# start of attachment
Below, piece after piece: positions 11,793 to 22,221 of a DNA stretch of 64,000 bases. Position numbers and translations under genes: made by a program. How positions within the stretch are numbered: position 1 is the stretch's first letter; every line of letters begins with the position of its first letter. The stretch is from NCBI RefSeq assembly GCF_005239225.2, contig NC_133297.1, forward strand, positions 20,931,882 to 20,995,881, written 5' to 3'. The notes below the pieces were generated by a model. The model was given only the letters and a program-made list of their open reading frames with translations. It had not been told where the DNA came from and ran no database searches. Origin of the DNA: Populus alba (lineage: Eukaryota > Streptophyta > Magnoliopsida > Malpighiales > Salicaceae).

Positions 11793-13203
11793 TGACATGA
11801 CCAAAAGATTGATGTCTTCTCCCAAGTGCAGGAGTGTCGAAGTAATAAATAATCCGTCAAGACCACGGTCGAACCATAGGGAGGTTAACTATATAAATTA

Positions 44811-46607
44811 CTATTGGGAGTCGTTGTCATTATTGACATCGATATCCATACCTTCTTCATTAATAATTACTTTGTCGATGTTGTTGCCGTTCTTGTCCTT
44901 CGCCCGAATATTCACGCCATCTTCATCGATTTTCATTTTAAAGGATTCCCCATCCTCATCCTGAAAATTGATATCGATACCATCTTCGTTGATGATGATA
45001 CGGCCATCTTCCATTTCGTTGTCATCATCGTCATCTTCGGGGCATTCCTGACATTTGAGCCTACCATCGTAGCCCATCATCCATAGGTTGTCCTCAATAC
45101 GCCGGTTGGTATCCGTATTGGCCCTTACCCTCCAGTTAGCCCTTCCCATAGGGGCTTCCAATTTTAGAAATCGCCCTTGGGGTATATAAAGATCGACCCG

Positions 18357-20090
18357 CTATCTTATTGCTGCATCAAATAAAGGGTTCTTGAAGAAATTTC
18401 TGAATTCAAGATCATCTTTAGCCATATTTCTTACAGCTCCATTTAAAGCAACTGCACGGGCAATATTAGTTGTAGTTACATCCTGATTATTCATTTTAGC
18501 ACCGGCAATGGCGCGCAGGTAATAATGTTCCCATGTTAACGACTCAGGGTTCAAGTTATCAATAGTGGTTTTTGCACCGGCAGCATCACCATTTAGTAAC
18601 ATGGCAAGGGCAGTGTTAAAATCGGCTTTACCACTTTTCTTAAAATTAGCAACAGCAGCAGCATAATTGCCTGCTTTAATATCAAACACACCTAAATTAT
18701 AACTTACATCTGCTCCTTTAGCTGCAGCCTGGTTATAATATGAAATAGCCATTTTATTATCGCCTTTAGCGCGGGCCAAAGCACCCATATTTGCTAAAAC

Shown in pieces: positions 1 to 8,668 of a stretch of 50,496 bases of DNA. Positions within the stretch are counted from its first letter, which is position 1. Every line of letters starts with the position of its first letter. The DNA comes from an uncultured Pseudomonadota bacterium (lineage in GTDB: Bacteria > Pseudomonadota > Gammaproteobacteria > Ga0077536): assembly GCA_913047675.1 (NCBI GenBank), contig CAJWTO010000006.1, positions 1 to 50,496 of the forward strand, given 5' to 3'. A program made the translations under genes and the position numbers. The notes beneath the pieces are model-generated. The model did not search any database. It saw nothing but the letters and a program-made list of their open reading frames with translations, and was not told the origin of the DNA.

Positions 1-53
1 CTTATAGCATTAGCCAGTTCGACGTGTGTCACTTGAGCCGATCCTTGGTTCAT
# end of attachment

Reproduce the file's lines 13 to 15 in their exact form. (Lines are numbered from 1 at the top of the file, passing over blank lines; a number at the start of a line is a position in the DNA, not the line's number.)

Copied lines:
18501 ACCGGCAATGGCGCGCAGGTAATAATGTTCCCATGTTAACGACTCAGGGTTCAAGTTATCAATAGTGGTTTTTGCACCGGCAGCATCACCATTTAGTAAC
18601 ATGGCAAGGGCAGTGTTAAAATCGGCTTTACCACTTTTCTTAAAATTAGCAACAGCAGCAGCATAATTGCCTGCTTTAATATCAAACACACCTAAATTAT
18701 AACTTACATCTGCTCCTTTAGCTGCAGCCTGGTTATAATATGAAATAGCCATTTTATTATCGCCTTTAGCGCGGGCCAAAGCACCCATATTTGCTAAAAC